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Psychol Sci. 2004 May;15(5):356-60.

Brains that are out of tune but in time.

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University of Montreal, Montreal, Quebec, Canada.


It is estimated that about 4% of the general population may have amusia (or tone deafness). Congenital amusia is a lifelong disability for processing music despite normal intellectual, memory, and language skills. Here we present evidence that the disorder stems from a deficit in fine-grained pitch perception. Amusic and control adults were presented with monotonic and isochronous sequences of five tones (i.e., constant pitch and intertone interval). They were required to detect when the fourth tone was displaced in pitch or time. All amusic participants were impaired in detecting the pitch changes, and showed no sign of improvement with practice. In contrast, they detected time changes as well as control adults and exhibited similar improvements with practice. Thus, the degraded pitch perception seen in the amusic individuals cannot be ascribed to nonspecific problems with the task or to poor hearing in general. Rather, the data point to the presence of a congenital neural anomaly that selectively impairs pitch processing.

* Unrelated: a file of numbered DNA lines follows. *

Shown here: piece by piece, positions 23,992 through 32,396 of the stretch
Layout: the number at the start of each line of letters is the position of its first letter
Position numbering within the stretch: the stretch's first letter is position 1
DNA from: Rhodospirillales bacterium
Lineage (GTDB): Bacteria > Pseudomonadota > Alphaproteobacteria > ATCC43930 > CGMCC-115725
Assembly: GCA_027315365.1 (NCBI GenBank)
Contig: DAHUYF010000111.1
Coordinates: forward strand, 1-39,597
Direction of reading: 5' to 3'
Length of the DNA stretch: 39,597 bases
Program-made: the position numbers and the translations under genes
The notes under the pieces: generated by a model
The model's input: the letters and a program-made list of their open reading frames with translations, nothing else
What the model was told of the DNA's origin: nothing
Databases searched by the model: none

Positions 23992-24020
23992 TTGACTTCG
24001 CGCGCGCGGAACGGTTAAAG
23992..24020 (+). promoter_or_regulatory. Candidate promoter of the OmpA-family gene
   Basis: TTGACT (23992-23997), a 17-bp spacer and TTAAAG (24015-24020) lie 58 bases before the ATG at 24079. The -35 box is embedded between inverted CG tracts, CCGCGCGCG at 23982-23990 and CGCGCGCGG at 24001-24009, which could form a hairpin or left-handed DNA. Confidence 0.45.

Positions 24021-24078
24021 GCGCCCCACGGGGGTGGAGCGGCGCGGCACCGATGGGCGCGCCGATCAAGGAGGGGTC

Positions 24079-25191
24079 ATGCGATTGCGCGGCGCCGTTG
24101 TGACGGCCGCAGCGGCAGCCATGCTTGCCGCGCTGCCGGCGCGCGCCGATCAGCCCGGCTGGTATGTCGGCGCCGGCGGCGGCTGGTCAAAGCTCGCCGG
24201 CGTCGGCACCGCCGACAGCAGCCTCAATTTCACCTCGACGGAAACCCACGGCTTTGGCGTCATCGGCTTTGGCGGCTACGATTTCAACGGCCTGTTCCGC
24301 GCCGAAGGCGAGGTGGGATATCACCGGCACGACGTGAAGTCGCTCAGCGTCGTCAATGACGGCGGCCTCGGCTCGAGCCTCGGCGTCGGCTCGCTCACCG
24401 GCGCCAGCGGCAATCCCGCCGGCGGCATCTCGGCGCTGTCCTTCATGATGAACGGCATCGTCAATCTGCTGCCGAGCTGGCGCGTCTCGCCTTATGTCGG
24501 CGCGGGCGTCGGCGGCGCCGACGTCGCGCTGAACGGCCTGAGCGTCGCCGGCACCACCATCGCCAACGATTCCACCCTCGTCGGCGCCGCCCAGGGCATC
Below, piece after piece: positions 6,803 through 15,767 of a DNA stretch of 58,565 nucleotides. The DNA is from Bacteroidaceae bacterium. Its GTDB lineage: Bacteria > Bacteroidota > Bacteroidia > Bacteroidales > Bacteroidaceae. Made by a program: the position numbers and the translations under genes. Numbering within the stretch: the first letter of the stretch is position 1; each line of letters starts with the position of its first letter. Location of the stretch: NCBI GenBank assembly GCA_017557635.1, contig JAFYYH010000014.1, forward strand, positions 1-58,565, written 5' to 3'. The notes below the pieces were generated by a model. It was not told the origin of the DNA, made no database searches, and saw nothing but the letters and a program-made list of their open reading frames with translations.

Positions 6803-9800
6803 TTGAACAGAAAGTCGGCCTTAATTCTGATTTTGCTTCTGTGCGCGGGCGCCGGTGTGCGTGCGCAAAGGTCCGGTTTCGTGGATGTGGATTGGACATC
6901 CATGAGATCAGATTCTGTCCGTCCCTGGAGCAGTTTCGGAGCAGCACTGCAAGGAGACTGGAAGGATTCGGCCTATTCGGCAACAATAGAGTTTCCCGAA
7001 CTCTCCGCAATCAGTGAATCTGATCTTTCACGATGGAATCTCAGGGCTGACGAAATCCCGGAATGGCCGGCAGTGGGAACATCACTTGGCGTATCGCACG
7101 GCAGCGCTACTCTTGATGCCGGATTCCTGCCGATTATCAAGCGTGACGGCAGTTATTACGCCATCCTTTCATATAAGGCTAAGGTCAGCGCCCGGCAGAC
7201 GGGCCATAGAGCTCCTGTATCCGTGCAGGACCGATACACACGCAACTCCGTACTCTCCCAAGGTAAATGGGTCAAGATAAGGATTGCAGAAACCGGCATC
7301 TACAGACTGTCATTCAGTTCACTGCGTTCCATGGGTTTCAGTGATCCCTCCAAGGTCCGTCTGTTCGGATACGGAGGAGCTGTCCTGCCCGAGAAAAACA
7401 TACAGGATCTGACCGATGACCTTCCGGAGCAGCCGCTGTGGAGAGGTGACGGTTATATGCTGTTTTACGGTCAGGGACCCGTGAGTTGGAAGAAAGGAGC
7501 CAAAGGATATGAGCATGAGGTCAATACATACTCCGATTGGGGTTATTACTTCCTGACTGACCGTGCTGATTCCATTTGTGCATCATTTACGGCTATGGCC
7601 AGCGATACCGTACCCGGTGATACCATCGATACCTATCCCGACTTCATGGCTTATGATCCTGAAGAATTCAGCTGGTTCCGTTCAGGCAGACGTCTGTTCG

[Indexed for MEDLINE]

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